A 2017 tragedy closed the unique rail logging operation that served as the hearbeat of Woss of years.
But now North Island residents are hopeful a new signature community asset can rise from the remnants of the historic rail line.
In June, Western Forest Products announced it would begin decommissioning of the 90-kilometre long Englewood Railway line this summer, a job expected to take 12 to 14 months to complete.
And that has regional tourism officials and operators wonder if there is an opportunity to work with ‘Namgis First Nations, to create a world-class hiking and mountain bike trail.
Kristie Eccleston and Cheryl Jorgenson, co-chairs of the Port McNeill Tourism Advisory Committee feel a multi-use trail, replacing the Englewood railroad would, “bring about more recreational choices to the local community and also draw more tourism opportunities to the area.”
“Of course, liability, safety and maintenance will be issues needing to be addressed,” Eccleston cautioned.
However, she was hopeful that with cooperation between ‘Namgis, municipalities, the regional district and other levels of government that: “We can find a way to make it work and see the creation of a trail that many can enjoy.”
The line — the last functioning rail logging operation in B.C. — ceased operating in the wake of an April 2017 derailment that killed three workers and injured two more.
WFP confirmed that while tracks and ties will be taken up, existing bridges and trestles will not be removed, and the rail bed will be graded to allow their trucks and equipment to pick up and remove the ties, hardware and rail.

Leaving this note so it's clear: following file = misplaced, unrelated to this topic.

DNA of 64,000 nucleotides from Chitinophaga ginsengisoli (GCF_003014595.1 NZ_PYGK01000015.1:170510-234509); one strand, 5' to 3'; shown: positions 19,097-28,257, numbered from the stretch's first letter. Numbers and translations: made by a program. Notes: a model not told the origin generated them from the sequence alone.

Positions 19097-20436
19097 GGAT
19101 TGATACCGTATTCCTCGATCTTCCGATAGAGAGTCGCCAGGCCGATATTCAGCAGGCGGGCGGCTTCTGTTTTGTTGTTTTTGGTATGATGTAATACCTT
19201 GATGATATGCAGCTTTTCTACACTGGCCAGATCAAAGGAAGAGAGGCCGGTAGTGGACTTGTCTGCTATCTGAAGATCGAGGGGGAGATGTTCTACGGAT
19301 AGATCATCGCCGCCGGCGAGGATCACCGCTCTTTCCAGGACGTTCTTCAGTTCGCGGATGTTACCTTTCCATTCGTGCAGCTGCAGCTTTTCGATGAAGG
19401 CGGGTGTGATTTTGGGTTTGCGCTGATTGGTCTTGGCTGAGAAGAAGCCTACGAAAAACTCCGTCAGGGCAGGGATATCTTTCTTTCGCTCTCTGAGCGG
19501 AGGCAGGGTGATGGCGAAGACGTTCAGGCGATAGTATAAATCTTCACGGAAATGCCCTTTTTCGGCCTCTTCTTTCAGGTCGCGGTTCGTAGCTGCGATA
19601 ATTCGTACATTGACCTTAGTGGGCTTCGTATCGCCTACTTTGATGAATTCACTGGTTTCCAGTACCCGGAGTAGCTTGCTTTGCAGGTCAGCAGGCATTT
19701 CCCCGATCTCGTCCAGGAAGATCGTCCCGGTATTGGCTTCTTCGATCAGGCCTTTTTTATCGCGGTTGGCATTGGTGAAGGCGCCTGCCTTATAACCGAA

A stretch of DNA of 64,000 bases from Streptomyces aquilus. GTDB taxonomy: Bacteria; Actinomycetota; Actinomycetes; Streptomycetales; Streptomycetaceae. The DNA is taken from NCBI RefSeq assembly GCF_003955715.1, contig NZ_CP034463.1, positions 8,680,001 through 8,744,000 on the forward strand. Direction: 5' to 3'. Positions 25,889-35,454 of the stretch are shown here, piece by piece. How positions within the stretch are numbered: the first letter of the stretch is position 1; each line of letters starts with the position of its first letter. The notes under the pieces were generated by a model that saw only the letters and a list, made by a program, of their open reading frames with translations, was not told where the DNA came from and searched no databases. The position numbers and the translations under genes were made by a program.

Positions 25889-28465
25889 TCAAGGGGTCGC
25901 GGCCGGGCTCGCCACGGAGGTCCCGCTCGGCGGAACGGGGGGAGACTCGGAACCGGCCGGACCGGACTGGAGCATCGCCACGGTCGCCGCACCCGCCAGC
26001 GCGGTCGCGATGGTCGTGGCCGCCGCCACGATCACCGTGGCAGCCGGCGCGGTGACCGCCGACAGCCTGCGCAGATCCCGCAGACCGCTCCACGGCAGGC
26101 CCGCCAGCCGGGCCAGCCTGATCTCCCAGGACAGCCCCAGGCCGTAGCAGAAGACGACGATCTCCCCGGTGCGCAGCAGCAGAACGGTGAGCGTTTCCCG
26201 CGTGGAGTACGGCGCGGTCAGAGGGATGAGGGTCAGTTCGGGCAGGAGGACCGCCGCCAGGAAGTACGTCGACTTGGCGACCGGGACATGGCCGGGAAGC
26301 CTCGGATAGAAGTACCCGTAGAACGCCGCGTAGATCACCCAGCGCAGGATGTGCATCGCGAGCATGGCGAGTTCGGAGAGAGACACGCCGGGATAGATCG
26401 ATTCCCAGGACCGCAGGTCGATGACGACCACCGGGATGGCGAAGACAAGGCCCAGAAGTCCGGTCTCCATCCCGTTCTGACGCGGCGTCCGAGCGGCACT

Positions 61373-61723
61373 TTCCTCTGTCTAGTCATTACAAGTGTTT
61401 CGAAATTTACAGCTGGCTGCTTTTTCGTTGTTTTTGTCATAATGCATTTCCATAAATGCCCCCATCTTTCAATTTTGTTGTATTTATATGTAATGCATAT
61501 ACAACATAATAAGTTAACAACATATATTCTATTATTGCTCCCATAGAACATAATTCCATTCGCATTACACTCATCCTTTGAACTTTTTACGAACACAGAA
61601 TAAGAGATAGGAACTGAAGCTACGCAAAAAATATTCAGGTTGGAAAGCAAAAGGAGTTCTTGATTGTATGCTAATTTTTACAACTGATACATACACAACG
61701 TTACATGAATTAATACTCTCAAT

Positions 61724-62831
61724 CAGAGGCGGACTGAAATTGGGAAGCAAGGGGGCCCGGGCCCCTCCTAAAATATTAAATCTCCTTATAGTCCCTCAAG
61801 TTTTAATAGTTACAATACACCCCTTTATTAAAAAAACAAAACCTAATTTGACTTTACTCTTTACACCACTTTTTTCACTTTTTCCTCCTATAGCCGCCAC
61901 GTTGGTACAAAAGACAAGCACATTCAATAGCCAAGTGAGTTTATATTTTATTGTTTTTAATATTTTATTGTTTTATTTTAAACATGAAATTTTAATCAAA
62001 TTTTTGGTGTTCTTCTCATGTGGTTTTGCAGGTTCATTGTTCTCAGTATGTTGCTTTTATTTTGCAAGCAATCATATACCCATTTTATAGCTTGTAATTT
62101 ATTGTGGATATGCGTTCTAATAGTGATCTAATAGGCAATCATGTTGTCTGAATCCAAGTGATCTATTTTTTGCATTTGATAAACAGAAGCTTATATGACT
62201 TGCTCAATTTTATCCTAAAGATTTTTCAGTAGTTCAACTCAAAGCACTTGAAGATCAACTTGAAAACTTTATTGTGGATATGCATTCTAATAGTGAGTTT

WFP spokesperson, Babita Khunkhun went on to explain that, “any exploration of trail concept would be in collaboration with ‘Namgis on whose traditional territory the rail bed is located.”
The Regional District of Mound Waddington sees this decommissioned line as the region’s opportunity to create something similar to the successful Kettle Valley Railway trail in the Okanagan.
“If the ‘Namgis are interested, the regional district would help in anyway it could,” Pat English, Manager of Economic Development for the RDMW said. “We want to be part of the solution.”
Port McNeill Mayor Gaby Wickstrom feels the benefits of a trail of this nature could offer an excellent opportunity to collaborate with the ‘Namgis to make a world class hiking trail that would draw people to the area.
Bruce McMorran of the Paddlers Inn certainly was intrigued.
“The rail line represents existing infrastructure, a heritage piece that could now be repurposed and used to support the growing importance of tourism to the North Island economy.”
Research conducted on behalf of Vancouver Island North Tourism indicates that more than 70 per cent of those visiting the region are looking to experience parks and trails with nearly 50 per cent specifying hiking as their primary reason for visiting the area.
– Bill McQuarrie article